Aiming the gun, he had imagined looking into his victim's face, blocking out all doubt, all fears. His aim had been good--first trees, then rocks, then a careless squirrel which had almost vanished in a single shot. But now Sean's hand shook.
He was five feet from the door, then four feet. Each step felt leaden.
He must remember the lessons of history, Sean told himself. If he could have murdered Hitler, the Nazis would have called him a criminal, reviled the name Sean Burke. Perhaps Göring and the others would have hung him on a meat hook. And, perhaps, millions of others would have lived--Jews and Slavs, Gypsies and children . . .
Damp with sweat, Sean paused in front of the door, taking a last deep breath of morning air.
He walked into the dim hallway, looking to both sides. He saw a travel agency, an accountant's office. And then he found it.
A green laminate door with metal letters: "The Boston Women's Clinic." Since the demonstrations had failed, the abortionists in their arrogance no longer had a guard there.
Sean took the wool cap from his inside pocket and pulled it over his head.
For a last moment, his left hand rested on the doorknob. He made himself imagine the red-haired girl, nervously waiting for the abortionist to put a plastic tube between her legs and suck the life from her womb.
Sean murmured a final prayer and opened the door.
The girl was there. She gazed up at him from behind her magazine, as if surprised. With her cap off, her hair was a riot of red curls.
"Yes?" the receptionist asked.
Sean turned to her--a vulpine older woman with hair dyed a frightening black and lipstick as red as blood.
Softly, he said, "I'm here for Dr. Bowe."
The skin of her face was pale as parchment. She stared up at him from her swivel chair, still but for her left hand. There was a panic button beneath her desk, someone had told him; the day the others had occupied the waiting room, she had used it to call security.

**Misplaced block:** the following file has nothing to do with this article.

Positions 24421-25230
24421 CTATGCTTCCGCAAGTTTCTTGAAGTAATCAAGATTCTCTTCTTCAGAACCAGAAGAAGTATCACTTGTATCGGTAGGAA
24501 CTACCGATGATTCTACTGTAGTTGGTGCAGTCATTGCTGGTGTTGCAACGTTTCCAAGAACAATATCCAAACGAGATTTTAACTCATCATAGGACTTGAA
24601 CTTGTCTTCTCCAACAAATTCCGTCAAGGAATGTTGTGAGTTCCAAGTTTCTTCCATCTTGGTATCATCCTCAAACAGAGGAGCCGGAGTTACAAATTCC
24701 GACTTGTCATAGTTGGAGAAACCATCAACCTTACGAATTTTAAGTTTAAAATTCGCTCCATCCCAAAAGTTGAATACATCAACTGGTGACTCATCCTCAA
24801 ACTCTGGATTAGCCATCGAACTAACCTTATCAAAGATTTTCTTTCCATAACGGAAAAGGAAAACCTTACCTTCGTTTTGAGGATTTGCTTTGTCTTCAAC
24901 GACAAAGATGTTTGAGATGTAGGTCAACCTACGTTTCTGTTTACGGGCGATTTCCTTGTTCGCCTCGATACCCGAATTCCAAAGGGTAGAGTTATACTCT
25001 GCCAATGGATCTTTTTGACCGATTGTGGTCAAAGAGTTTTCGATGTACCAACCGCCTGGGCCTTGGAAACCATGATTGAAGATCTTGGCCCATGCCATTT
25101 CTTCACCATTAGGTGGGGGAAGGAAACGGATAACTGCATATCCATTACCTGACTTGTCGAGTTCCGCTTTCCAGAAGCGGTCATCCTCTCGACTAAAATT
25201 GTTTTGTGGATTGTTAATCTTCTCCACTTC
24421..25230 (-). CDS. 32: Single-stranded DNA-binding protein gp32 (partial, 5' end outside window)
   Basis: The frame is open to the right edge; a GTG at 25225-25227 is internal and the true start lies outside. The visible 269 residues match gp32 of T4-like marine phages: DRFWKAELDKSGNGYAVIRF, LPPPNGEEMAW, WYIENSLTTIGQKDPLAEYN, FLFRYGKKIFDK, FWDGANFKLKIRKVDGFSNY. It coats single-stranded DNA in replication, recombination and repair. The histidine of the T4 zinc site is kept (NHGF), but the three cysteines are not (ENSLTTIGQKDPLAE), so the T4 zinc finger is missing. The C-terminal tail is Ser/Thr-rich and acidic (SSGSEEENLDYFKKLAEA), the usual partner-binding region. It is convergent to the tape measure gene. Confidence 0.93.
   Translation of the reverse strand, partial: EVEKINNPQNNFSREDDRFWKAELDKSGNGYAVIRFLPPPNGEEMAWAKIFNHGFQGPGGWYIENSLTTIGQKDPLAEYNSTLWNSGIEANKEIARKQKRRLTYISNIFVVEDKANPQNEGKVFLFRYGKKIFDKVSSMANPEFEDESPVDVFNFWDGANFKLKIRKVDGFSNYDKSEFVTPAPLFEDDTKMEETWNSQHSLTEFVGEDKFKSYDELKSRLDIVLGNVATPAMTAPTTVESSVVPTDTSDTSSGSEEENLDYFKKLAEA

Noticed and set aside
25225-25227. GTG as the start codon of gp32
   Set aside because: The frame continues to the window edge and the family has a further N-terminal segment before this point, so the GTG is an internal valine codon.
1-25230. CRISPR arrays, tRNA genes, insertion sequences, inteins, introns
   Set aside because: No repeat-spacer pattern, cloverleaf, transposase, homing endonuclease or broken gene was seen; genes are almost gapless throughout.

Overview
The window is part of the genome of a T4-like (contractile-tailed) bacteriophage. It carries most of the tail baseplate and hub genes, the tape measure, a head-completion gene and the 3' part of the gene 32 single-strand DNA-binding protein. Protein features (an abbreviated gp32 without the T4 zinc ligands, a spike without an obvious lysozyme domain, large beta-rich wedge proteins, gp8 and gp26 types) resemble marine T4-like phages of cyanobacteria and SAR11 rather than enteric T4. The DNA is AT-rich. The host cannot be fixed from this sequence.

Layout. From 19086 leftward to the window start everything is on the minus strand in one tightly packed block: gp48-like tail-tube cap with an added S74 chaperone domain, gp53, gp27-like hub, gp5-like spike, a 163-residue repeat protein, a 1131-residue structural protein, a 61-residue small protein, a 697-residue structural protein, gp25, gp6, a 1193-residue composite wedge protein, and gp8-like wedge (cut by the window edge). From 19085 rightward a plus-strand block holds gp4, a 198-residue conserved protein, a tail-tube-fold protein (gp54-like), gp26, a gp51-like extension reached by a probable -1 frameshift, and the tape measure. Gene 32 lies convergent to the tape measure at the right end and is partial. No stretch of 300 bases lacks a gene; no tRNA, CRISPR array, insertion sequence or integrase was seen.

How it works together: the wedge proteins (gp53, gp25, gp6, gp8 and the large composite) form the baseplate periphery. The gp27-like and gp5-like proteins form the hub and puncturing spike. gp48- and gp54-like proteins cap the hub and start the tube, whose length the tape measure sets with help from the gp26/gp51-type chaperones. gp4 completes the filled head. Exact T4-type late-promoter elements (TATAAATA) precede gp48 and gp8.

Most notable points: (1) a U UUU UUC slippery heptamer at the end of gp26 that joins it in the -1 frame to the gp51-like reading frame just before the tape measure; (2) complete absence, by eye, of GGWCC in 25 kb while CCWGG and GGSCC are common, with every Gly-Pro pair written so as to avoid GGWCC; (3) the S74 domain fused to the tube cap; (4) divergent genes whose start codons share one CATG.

"Don't." Sean's voice was harsh now. The red-haired girl dropped her magazine.
The receptionist's throat moved in a convulsive swallow, choking her words. "What do you want?"
Sean took out his gun. "To stop you," he answered, and pulled the trigger.
It was a kind of magic. As her head snapped back, a hole opened in her forehead. There was a soft concussive sound, like a melon hitting cement, almost lost in the red-haired girl's cry.
Sean stared in stupefaction as the woman died in front of him, blood trickling from her forehead. Only when she hit the carpet did Sean turn to the girl.
"Don't move." His voice came out panicky, too high. Gun in hand, he stumbled down the hallway.
The abortionist was in the room where he did his work, bent over a metal cabinet in the corner. Sean stared at him, then at the table covered in white paper, the altar where women sacrificed the innocent. His hand trembled as he raised the gun.
Dr. Bowe barely had time to peer sideways before Sean shot at his temple.
The red stain appeared. Sean watched in near astonishment as the abortionist fell to his knees, face pitching forward into the files of his victims. Only then did Sean register the melon sound again.
With a rush of anger, Sean lifted Bowe's warm twitching body and threw him onto the table, wrenching his legs open in the spraddle of all the women whose children he had murdered. The abortionist's eyes were glazed, his mouth agape, as if protesting this indignity.
Sean heard a gasp behind him.
A nurse stood in the door, a stethoscope around her neck, mouth forming words that would not come. Sean did not want to kill her; she was a tool, like the receptionist. But he had no choice.
"I'm sorry," he murmured, and shot her in the chest. The nurse crumpled in the doorway, then was still.
Sean stepped across her body, looking down at her. At least her family, if she had one, could gaze into her face without flinching. Sean walked down the hallway in a trance.
The red-haired young woman shivered on the couch, staring at the dead receptionist, too frightened to move. Tears streamed down her face. Sean could not bring himself to kill the life inside her.
Sean knelt in front of her, giving comfort, seeking it. "I had to stop him. Your sympathy should be with your baby, the life I came to save."